Directed by Baz Luhrmann and starring a myriad of young, fresh-faced actors who accurately represent a rarely analyzed area of New York during the ‘70s, “The Get Down” rights every wrong ever made by period-piece television shows.
This recently added Netflix show just finished filming the second half of its first season that will appear on the streaming site in 2017. Although the wait may seem like an eternity, it does not take away from the plot of “The Get Down”, as the production is structured more like a long-running film rather than a typical network show that employs a different set of subplots every 30-minute episode. The show’s effortless fluidity only seems to enhance the intriguing yet simple storyline of a young poet-turned-rapper named Ezekiel who resides in the Bronx with his aunt and is in love with his longtime crush, Mylene.
After an uncomfortable first encounter with street lord and graffiti legend, Shaolin Fantastic, Ezekiel is soon transported into a world filled with hip hop legends and records covered in purple crayon (to mark where the DJ spins, of course). Ezekiel, later nicknamed Books because of his intelligence, finds himself striving to become the greatest wordsmith in all of the Bronx, alongside Shaolin, who hopes to gather all the knowledge he can from his mentor, Grandmaster Flash.
Parallel to Ezekiel’s journey through the rap world, however, is Mylene’s journey through the disco world, a much more widely known cultural aspect of the ‘70s. While Ezekiel tries his best to help her through this, it is made clear as early as the first episode that Mylene and Zeke have creative differences as well as contrasting passions and personalities. They face difficulty as a result of this, but have a strong relationship that helps bring a romantic draw to the show alongside its amazing homage to the decade it portrays.
In my opinion, “The Get Down” is not receiving nearly as much recognition as it deserves. It contains beautiful cinematography, a setting that is very close to my heart and a cast with trained acting chops despite their mostly short histories of experience in the industry. The show focuses on two completely different genres of music that coincided heavily with each other but were still somehow divisive, and this allows a very diverse group of people to feel compelled to watch. That group of people may be small, but as “The Get Down” continues into the remainder of its first season, hopefully, those who are disinterested will see what this production is truly about and what is so amazing about it.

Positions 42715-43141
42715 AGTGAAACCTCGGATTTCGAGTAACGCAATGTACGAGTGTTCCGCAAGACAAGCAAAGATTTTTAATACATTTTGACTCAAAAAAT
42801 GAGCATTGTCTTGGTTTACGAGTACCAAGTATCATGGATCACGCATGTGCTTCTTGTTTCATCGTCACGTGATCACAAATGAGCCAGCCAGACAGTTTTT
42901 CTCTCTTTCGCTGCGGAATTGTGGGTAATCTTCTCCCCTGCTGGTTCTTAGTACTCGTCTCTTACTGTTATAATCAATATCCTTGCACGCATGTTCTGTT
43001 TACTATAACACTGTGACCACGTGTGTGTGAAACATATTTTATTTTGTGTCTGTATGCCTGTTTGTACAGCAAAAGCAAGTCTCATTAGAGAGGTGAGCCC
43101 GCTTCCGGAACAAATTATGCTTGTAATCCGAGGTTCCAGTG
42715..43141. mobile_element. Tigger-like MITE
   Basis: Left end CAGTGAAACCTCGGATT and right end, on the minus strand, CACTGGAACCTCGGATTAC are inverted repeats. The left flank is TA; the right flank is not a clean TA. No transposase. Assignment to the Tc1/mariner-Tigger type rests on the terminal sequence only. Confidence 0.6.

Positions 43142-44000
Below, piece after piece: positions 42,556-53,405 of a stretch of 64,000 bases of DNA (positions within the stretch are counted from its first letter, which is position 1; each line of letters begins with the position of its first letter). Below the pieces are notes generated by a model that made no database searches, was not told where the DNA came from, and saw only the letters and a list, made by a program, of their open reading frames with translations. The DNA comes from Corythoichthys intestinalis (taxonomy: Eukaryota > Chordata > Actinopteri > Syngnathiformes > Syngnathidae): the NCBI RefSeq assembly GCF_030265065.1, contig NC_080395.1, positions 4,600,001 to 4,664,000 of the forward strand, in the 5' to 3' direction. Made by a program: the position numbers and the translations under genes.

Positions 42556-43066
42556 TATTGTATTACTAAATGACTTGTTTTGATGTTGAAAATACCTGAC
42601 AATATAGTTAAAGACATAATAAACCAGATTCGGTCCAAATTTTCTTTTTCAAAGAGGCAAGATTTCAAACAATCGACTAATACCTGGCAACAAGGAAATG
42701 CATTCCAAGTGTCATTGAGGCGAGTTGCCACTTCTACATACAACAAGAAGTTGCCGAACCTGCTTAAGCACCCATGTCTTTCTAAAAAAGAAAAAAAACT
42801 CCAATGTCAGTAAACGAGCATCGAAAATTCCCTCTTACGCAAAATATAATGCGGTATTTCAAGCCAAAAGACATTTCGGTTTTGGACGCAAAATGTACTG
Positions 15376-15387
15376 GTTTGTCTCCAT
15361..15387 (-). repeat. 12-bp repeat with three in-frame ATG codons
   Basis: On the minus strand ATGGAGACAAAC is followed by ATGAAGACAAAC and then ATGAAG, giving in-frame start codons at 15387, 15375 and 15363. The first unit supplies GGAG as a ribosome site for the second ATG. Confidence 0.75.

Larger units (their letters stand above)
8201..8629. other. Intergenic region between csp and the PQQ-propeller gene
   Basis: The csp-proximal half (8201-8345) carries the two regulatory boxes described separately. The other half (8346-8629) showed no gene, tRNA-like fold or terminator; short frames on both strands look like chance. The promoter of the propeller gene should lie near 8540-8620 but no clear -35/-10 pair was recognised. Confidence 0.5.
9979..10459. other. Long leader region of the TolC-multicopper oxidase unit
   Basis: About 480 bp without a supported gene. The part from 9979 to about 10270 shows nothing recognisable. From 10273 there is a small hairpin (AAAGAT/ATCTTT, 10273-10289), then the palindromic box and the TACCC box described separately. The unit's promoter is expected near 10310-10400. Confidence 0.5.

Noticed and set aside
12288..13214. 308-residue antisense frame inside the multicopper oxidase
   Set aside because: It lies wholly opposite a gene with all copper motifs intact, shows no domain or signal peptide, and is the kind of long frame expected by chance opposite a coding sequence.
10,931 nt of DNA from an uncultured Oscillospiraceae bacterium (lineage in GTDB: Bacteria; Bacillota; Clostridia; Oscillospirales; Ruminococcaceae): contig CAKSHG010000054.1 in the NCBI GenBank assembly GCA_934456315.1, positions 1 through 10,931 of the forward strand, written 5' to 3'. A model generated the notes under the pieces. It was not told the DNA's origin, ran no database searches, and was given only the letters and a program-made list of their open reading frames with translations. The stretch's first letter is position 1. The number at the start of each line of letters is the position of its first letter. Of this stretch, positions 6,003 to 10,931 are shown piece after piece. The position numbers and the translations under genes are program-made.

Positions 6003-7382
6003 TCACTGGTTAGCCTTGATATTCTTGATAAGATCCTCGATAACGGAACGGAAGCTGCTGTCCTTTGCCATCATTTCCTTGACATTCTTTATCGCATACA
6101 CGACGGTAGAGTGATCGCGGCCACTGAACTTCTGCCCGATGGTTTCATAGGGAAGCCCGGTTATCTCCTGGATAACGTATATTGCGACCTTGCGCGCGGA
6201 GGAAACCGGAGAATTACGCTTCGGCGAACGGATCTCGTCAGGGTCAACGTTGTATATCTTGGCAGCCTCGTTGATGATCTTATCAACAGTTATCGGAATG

One of my favorite aspects of the show, in particular, is the character development. They are all built on steady ground with intricate backgrounds and relatable desires – so much so, that it would be hard not to fall in love with them. Ezekiel, in particular, has lived a rough life that is hard to relate to, but the method he uses to express his emotions is not. “The Get Down” is the perfect show for creative people who are searching for a lead protagonist with a brilliant mind.
However, what Zeke lacks is the drive to achieve what could come as a result of his creativity. He’d rather use his skills to assist Shaolin Fantastic in a rap battle, which is not a bad thing – it allows Zeke to realize his talent and discover what he is meant to do. Ezekiel is just the kind of character who does not believe in his most powerful attributes as strongly as he should, and this is frustrating for Mylene and his schoolteachers, as well as those on the other side of the screen watching him make these mistakes (especially since his future is alluded to at the beginning of every episode).
Another characteristic of “The Get Down” I enjoy is its representation. Its cast is mostly made up of young, undiscovered actors of color, and their ethnicities play a large part in the stories behind each of their individual roles. Also, Ezekiel’s best friend Dizzee – an up-and-coming graffiti painter whose work is plastered in subway stations throughout the city – later develops feelings for another fellow street artist, which allows the show to incorporate both same-sex and interracial relationships.
Overall, “The Get Down” is what devoted Netflix watchers and bored television viewers have been asking for all along, but they still somehow forget that it exists. It has an edgy and unique storyline and equal representation for all kinds of people, played by actors with real talent. If you’re looking for something to watch with true promise and intrigue, inclusion of multiple forms of art and a picture-perfect portrayal of an iconic city during an iconic decade, “The Get Down” is your new favorite show.